and the Tour de France!
While England was enjoying the August Bank Holiday weekend, and Sumi was neck deep in university planning for her daughter, Liz was spending the Sunday wrapped up in the excitement of the Tour de France racing through her mountain village. So for this episode a casual chat about Provence rosé with Kate Sweet, a wine PR from the UK who has a holiday home in Provence, and who is quite keen on cycling.
Straight in from a sunny afternoon watching the fun of the race, I indulged in two completely different Provence rosés - just to show the diversity the region can offer.
First up was Aurelia 2019 from Domaine le Grand Cros in the Pierrefeu region on the western slopes of the Massif des Maures north of Toulon. Canadian winemaker Julian Faulkner makes this special rosé with 40% Mourvedre, 30% Syrah and 30% Grenache, fermented in oak barrels and eggs and aged for 6 months in barrel with lees stirring. I last tasted this wine in February when the oak dominated and was out of sorts with the wine. Far too much rosé is tasted and drunk far too young in my opinion. Now it is showing some beautifully integrated oak and rich spicy fruit with some exotic fruit freshness. Still evidently a Cotes de Provence rosé but with gastronomic weight and complexity.
My second rosé was Silice 2019 from Chateau Gasqui, some 20 minutes or so from Grand Cros, but on a sheltered outcrop away from the schist soils of Pierrefeu. This biodynamic estate shows just how much fruit can be obtained in a spontaneous fermented rosé with some extra hours of skin contact. Made with Syrah, Grenache and a touch of Tibouren. Dark salmon pink, with lots of soft ripe fruit and almost opulent strawberry and raspberry jam fruit, balanced by lovely fresh acidity – barely noticeable behind the fruit but giving a long exciting finish. Its fruitiness has similarities to some Languedoc or New World wines but sadly this wine has just been refused the AOP Cotes de Provence appellation because it is atypical.
I chose a pair of 2019 rosés from wineries very close to ‘my’ village of La Croix Valmer (Disclaimer: my husband and I do some work with both wineries). Both wineries are just 15 minutes drive from St Tropez and are located around the St Tropez Peninsula with a definite maritime influence from the nearby Mediterranean sea. Both wineries are also Cru Classe - a classification made in 1955 which, until recently, hasn’t been greatly respected, but Cru Classe wineries (of which there are just 18) now appear to be making a greater effort to make the classification mean something worthwhile. No more resting on their laurels here.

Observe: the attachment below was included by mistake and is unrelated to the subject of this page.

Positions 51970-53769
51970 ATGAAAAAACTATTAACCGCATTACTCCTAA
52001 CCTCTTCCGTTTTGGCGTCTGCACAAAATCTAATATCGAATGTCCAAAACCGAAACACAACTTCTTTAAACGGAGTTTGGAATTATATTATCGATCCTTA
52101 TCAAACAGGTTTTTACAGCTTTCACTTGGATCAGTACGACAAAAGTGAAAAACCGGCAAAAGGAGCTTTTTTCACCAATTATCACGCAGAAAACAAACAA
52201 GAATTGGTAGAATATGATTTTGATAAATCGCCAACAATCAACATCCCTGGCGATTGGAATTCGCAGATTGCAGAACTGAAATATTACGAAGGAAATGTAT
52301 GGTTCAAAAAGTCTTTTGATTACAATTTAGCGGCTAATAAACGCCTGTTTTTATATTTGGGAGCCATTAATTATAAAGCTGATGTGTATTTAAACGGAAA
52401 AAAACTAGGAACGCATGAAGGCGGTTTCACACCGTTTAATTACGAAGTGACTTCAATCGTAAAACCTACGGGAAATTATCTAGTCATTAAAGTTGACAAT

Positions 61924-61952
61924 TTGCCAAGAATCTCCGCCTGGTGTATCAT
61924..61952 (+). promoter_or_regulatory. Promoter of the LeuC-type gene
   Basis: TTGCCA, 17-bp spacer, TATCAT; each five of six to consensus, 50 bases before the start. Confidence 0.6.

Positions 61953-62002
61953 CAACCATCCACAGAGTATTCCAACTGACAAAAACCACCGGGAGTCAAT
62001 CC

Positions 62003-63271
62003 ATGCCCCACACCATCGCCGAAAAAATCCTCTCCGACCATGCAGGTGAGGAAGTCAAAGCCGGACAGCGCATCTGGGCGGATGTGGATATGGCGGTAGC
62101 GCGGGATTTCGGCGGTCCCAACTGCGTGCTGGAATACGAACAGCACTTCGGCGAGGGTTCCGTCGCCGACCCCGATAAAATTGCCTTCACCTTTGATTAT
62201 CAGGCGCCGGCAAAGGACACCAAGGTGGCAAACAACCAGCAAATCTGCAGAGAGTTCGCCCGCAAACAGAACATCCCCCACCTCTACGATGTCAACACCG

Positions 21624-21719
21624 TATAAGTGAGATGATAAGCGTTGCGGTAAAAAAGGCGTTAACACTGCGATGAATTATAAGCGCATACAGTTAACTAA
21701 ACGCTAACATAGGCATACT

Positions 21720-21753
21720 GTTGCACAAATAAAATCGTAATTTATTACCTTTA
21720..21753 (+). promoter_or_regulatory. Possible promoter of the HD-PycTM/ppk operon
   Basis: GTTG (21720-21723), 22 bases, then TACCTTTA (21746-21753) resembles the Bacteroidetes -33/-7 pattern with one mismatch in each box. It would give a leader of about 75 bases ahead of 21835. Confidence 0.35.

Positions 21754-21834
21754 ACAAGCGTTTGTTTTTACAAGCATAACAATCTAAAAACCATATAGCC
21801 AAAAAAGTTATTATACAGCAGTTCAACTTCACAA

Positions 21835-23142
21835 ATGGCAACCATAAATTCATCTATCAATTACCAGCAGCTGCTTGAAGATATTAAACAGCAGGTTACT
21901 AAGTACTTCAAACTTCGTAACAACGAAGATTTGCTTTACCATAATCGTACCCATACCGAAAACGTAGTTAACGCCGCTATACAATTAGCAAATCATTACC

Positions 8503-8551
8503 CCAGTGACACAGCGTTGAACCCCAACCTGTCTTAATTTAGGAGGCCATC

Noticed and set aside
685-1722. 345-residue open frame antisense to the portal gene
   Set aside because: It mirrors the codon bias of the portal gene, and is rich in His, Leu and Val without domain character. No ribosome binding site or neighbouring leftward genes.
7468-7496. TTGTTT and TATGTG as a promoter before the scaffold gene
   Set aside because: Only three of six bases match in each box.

My first rose was the Cuvee L’Excellence 2019 from Chateau Saint Maur. Chateau Saint Maur is a 100ha estate located about 10kms from St Tropez and only 15 minutes drive from my home. Chateau Saint Maur describe this cuvée as representing their DNA, and I always find the wine has a gastronomic feel with lifted aromas of wild strawberry and even watermelon, a creamy palate and a streak of minerality on the finish. The wine is composed mainly of Grenache (35%), Syrah (30%), and Cinsault (30%), with no oak ageing. Liz tasted this for the Decanter Panel Tasting back in February or March, and felt it needed a little time, and tasting it, six months later, I tend to agree that it’s showing beautifully now that everything has had time to integrate fully.
We recently placed the winery with Astrum Wine Cellars in the UK and we’re really excited that the wines are now available for the British market.
My second wine was the Domaine de la Croix Cuvee Irrisistible 2019. This, by rights, should have been my first wine as it’s more of a fun, exuberantly fruity ‘aperitif’ wine. I chose to pour this from a 50cl bottle, a common bottle size here in the south of France and one we find hugely useful for a lunch time wine or an aperitif. The wine is a blend of Grenache (40%) and Cinsault (30%) with the remainder of the blend made up of a mix of varieties including 5% Tibouren - a local variety which is notoriously tricky to grow but provides an interesting rusticity and fruitiness to wines that include it. The finish of the Cuvee Irrisistible has the tell-tale ‘salinity’ or minerality which I find is quite typical of the area. Domaine de la Croix directly overlooks the sea, and definitely benefits from the sea-breezes which often pick up in the afternoon. I’ve enjoyed this wine numerous times at my favourite beach bars nearby and we hope to find some UK distribution for it soon. Domaine de la Croix Cuvee Irrisistible, and its stable mate, Eloge, are smashing wines, really representing the delicious wines of this special area.
We never managed to get into the subject in depth, as Liz and I were too excited and distracted by the afternoon’s cycling - but I had planned to taste the wines with a duo of Tapenades from a local producer ‘Au Bec Fin’ - a green olive tapenade and a black olive one. Having tried them after the InstaLIve finished, the fruitiness of the Black Olive Tapenade went will with the fruitiness of the Cuvee Irrisistible and the slightly subtler flavour of the green olive tapenade worked better with the slightly more ‘serious’ style of the Cuvee l’Excellence. I also had a ‘rosette’ of prawns to hand (from Grand Frais, the best), but we never got that far. Shellfish such as prawns, crab and lobster work really well with these wines.